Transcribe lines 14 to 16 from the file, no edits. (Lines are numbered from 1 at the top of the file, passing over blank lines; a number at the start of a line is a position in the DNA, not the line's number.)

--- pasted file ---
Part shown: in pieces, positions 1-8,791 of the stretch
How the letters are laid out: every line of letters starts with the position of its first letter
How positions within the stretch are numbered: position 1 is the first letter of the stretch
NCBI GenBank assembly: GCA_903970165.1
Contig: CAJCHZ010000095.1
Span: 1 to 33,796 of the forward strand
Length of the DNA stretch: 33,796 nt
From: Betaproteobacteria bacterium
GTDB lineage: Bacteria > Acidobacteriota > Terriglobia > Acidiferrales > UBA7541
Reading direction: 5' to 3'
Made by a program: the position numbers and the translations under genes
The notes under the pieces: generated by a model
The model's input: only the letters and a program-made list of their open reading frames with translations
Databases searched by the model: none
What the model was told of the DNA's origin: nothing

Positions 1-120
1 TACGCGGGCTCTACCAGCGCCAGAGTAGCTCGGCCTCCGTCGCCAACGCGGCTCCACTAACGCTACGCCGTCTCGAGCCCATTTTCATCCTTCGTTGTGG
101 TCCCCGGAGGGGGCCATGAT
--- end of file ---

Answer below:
Databases searched by the model: none
What the model was told of the DNA's origin: nothing

Positions 1-120